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Iraq’s Prime Minister declared that ISIS has been defeated in Mosul which is a time of celebration for many Iraqis – Muslim and Christian alike. ISIS’ self-declared caliphate is collapsing, with Mosul gone and Raqqa (in Syria) under extreme pressure to fall. The joy, however, may be short lived. While ISIS has devastated the Middle East with its terror, it was a group that could unite numerous factions together against it. No matter political, cultural, and religious background, it was easier to work together in order to defeat ISIS. With ISIS diminishing, the question of who runs Iraq, what to do with Christians, how to address the Kurds, and the Shi’ite versus Sunni debate has already begun to restart. Iraq’s fractured history was bandaged together to fight ISIS, but divisiveness is resurfacing.        

07/10/2017 Iraq (Reuters) – After almost nine months of fierce fighting, the campaign to recapture Mosul from Islamic State is drawing to a bitter end in the ruins of the city’s historic quarter, but the struggle for Iraq’s future is far from over.

Aside from Mosul, across the border in Syria a battle is raging to dislodge IS from Raqqa, the second capital of its self-declared caliphate. Fighting will push down the Euphrates valley to Deir al-Zour, the jihadis’ last big urban stronghold.

But the fall of Mosul also exposes ethnic and sectarian fractures that have plagued Iraq for more than a decade.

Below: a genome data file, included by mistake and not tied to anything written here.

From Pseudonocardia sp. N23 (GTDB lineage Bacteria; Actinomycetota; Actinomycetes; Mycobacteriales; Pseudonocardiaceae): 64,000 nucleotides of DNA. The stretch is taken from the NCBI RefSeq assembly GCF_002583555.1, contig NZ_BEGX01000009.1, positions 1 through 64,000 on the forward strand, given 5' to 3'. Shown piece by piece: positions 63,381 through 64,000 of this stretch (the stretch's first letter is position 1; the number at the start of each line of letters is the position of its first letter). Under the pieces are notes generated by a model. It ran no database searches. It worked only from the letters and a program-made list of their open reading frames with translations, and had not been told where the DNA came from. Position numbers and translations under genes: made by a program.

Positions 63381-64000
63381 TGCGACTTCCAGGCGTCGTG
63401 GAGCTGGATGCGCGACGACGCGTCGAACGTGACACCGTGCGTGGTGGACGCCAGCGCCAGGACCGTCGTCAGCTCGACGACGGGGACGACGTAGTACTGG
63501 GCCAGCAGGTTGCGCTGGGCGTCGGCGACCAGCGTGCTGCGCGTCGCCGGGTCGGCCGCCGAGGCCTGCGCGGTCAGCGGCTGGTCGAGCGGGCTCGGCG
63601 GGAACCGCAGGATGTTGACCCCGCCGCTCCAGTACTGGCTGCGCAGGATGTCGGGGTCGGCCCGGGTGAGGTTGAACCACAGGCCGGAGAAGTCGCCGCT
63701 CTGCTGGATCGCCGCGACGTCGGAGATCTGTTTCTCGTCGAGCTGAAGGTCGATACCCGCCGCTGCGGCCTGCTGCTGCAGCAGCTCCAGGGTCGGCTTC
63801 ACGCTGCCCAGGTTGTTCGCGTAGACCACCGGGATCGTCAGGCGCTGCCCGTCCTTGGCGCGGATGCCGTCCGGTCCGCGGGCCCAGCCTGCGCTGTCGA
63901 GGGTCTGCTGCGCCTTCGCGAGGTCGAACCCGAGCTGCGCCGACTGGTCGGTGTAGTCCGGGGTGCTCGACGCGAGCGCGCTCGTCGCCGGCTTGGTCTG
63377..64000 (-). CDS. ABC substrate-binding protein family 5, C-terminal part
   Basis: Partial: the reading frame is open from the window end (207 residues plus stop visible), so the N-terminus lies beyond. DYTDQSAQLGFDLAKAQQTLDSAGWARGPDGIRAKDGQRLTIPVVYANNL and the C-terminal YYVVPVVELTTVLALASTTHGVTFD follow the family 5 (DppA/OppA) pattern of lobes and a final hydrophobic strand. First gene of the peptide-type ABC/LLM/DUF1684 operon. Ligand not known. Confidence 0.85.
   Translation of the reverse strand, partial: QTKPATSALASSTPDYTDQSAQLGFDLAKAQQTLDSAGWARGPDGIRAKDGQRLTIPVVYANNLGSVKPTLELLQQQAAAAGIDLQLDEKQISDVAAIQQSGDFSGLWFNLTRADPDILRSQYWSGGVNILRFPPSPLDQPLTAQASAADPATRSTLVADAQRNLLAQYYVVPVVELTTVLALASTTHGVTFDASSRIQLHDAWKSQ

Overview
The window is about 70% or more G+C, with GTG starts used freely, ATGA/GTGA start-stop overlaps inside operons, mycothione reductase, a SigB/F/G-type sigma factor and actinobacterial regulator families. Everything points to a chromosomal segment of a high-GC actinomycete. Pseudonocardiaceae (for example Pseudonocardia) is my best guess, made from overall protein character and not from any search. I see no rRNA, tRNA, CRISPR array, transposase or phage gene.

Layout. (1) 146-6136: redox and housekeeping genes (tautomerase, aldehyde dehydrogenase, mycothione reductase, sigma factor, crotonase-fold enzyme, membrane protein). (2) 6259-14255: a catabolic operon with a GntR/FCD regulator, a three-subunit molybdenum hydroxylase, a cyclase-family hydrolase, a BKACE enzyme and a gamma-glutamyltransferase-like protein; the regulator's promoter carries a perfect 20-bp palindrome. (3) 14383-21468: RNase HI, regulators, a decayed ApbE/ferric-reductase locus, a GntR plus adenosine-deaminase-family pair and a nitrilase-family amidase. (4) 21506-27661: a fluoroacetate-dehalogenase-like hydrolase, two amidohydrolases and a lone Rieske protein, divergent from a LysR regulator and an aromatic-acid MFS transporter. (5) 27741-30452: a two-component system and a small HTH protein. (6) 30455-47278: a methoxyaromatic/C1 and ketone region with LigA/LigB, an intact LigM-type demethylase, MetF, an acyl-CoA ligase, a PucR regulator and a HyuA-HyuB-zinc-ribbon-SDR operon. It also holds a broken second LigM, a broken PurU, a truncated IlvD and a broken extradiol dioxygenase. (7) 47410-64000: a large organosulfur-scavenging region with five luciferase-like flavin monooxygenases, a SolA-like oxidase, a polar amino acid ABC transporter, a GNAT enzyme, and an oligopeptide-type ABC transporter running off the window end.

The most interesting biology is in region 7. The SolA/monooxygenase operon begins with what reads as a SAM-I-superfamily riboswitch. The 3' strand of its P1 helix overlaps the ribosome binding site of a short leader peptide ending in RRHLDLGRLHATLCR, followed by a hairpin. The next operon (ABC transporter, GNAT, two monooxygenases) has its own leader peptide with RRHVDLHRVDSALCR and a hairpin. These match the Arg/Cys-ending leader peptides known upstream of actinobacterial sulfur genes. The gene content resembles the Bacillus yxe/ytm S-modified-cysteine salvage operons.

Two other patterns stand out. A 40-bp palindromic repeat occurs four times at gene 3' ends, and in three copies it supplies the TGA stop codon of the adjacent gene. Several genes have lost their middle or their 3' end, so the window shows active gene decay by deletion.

The victory risks triggering new violence between Arabs and Kurds over disputed territories or between Sunnis and Shi’ites over claims to power, egged on by outside powers that have shaped Iraq’s future since the 2003 U.S.-led invasion toppled Saddam Hussein’s Sunni minority-rule and brought the Iran-backed Shi’ite majority to power.

For Iraq, stunned by the blitz on Mosul by Islamic State in 2014 and the collapse of its army, victory could thus turn out to be as big a problem as defeat.

The federal model devised under the Anglo-American occupation and built on a power-sharing agreement between Sunnis, Shi’ites and Kurds collapsed into ethno-sectarian carnage spawned by the al Qaeda precursors of Islamic State.

In the three years since the jihadis swept across the border from Syria where they had regrouped in the chaos of the rebellion against Syrian President Bashar al-Assad’s rule, IS was the rallying point uniting a fractured Iraq.


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